Now, if you’re anything like me, you may be curious about the difference between a myth, a legend, fable and a fairy tale. So keeping to my English major roots I decided I needed to look it up. As my grandfather would say “here’s the skinny” (aka- here is the information).

fable is a story passed down from generation to generation that has a lesson or moral to share. Fables can include animals, plants, or objects that are personified to human-like qualities.

legend is similar to historical fiction where often it will provide information about a person’s actions, deeds, or lifetime and is based upon some truth. Think Robin Hood or King Arthur.

myth is also a story from times long ago that typically answers a social or natural phenomenon. This could include how something came to be, why something was created or destroyed, or how something works. There is also an element of morality within this type of story and often will include Gods or beings with super human powers/abilities. I often am reminded of the Greek Myths and stories about Gods and Goddesses.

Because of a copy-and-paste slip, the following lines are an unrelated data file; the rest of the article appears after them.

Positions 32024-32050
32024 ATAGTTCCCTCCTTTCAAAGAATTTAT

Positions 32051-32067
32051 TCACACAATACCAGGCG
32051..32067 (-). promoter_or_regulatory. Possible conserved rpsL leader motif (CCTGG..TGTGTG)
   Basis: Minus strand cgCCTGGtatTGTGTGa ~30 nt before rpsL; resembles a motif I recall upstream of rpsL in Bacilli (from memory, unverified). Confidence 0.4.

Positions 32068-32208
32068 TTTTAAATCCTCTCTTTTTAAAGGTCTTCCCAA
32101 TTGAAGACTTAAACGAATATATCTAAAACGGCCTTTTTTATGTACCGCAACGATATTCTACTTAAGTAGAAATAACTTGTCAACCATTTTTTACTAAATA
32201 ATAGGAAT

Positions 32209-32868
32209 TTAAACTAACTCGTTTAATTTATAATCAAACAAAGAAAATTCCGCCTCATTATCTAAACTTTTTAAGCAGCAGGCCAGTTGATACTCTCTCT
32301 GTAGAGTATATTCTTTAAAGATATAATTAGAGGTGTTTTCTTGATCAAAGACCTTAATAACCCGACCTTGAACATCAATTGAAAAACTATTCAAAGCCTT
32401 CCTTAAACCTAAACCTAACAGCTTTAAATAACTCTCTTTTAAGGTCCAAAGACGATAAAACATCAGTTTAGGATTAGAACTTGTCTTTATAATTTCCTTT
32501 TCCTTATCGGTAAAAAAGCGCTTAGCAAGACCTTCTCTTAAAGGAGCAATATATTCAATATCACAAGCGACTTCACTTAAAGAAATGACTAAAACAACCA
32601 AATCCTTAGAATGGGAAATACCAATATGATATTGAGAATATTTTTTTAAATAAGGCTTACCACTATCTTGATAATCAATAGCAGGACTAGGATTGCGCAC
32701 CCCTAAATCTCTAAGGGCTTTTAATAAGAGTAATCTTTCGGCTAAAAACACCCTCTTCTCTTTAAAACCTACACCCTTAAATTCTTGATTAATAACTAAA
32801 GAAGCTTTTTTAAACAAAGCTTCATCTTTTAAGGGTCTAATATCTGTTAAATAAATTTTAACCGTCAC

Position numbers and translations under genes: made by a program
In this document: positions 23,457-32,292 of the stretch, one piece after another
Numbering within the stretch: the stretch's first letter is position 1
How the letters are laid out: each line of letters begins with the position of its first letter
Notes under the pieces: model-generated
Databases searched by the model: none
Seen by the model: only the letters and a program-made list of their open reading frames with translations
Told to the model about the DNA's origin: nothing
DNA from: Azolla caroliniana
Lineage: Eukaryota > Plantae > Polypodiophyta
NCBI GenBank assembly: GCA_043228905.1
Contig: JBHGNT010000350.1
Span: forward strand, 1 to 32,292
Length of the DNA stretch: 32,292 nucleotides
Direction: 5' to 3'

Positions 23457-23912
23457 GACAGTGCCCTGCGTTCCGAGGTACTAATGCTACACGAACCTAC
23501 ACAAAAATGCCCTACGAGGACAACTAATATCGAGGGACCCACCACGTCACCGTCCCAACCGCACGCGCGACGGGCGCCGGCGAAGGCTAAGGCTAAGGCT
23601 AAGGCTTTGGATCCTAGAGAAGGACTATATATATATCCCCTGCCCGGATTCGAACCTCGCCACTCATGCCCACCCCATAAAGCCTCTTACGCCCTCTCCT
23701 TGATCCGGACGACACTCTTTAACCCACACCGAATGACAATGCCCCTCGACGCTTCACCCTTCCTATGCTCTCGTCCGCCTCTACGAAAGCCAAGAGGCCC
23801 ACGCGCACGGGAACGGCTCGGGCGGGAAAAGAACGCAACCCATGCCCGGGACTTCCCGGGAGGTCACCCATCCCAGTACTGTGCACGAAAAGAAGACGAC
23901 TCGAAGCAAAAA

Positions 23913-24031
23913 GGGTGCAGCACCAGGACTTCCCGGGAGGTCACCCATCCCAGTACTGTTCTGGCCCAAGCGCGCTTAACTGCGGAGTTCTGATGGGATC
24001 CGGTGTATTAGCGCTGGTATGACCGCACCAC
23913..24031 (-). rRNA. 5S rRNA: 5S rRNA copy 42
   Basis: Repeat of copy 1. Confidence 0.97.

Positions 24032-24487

Lastly and historically most recent are Fairy Tales. These were often created for children and incorporate healthy doses of magic and mysticism. Fairies, giants, elves, sprites, gnomes are all characters that often appear in fairy tales.

I feel like these types of stories are so important to children these days. They allow for both creativity and lesson learning while incorporating a bit of magic and wonder. I remember one of my favorite books as a young pre-teen was Aphrodite’s Blessings which shared short myths of Greek Gods and Goddesses.

I wonder if we spent more time reading these important stories to our children if they would embody more morals, magic, creativity, and understanding as they grow.

Here are some titles to start with:

 

   

 

Happy Reading!

Movies of Books

Tonight my boys and I went out to the movies and we saw Alice Through the Looking Glass.